Posted from the Past, reveals real stories behind centuries old postcards found at various sales, shops, and online auctions.
Helen Baggot explained that her self-published book Posted from the Past has actually taken 20 years to finalise. Helen worked as a proof reader and, to increase her understanding of the field, Helen read up on the self-publishing process, then realised she could use the process to release her own book.
She said: “I began researching postcards several years ago when my parents bought one from a car boot sale that was sent to a soldier in 1913 and addressed to the Chelsea Barracks. The postcard had been sent from America. I eventually traced Gilbert Freeman’s short life (he was killed in the Battle of the Somme) and shared my research online.
“That led to his relatives in America contacting me (two of Gilbert Freeman’s brothers had emigrated to Massachusetts – one before and one after the First World War). It was so satisfying to share my research with his family – and others – that I decided to continue researching postcards and very soon realised that each had a fascinating story to tell and they have become the collection published as Posted in the Past.”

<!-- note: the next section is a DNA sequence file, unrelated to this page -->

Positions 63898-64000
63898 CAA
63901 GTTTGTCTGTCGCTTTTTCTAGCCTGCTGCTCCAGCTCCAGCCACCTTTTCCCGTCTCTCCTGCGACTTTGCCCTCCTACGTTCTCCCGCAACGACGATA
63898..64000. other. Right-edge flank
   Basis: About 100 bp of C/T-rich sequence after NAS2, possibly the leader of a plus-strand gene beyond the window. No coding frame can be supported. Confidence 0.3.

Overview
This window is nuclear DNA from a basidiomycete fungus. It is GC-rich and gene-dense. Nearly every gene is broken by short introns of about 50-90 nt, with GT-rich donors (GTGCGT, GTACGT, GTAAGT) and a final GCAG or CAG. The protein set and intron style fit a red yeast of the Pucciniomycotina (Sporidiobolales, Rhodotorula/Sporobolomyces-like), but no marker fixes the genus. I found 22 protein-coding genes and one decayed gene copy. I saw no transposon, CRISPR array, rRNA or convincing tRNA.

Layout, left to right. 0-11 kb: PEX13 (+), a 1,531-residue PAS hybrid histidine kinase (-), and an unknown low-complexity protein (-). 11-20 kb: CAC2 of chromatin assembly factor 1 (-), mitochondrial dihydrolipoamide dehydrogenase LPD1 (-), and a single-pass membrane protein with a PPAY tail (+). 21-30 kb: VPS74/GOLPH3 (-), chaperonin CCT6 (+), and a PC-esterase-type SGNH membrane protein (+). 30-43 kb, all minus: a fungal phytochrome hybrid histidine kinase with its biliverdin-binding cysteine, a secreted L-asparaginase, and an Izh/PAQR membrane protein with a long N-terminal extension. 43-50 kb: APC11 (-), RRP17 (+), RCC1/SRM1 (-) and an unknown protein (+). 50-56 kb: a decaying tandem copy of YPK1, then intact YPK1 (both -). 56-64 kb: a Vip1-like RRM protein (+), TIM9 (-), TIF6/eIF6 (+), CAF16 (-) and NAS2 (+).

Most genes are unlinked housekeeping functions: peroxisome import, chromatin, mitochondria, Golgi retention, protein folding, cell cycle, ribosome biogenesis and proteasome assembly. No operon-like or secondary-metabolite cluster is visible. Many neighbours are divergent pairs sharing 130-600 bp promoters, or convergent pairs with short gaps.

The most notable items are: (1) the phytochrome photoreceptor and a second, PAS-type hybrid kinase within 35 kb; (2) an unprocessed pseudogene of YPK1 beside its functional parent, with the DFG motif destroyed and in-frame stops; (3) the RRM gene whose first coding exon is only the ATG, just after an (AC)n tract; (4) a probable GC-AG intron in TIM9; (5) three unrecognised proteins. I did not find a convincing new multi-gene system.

Research for the book has taken Helen all over the UK, visiting the homes where the postcards were delivered, and Helen’s detective skills are well and truly honed.
“For whatever reason all the postcards I’ve collected have been discarded. When people downsize there’s a limit to how many items with emotional connections they can take. If you’re asked to take something as a keepsake you’re more likely to take something from the mantlepiece rather than a postcard.”
Helen researches each postcard using the Census returns of 1901 or 1911, and tries to match the writing on the postcard with the writing of the head of the household on the Census:
“That information gives you how old they are and and who’s in the household. That gives you a lot to start with. I then start checking the marriage register and probate records. It all fits together like a jigsaw puzzle. I don’t have any particular background in genealogy, except I’ve always been interested in history at school and had worked on my own family trees.”
“It’s a shame that today not many people send postcards and even the postcards that are received over the years are never kept,” she continues. “I’ve been thinking ‘the postcards I need for the future are all on Facebook and now there’s just thousands and thousands of pictures that people are posting. People will be blinded to the story.”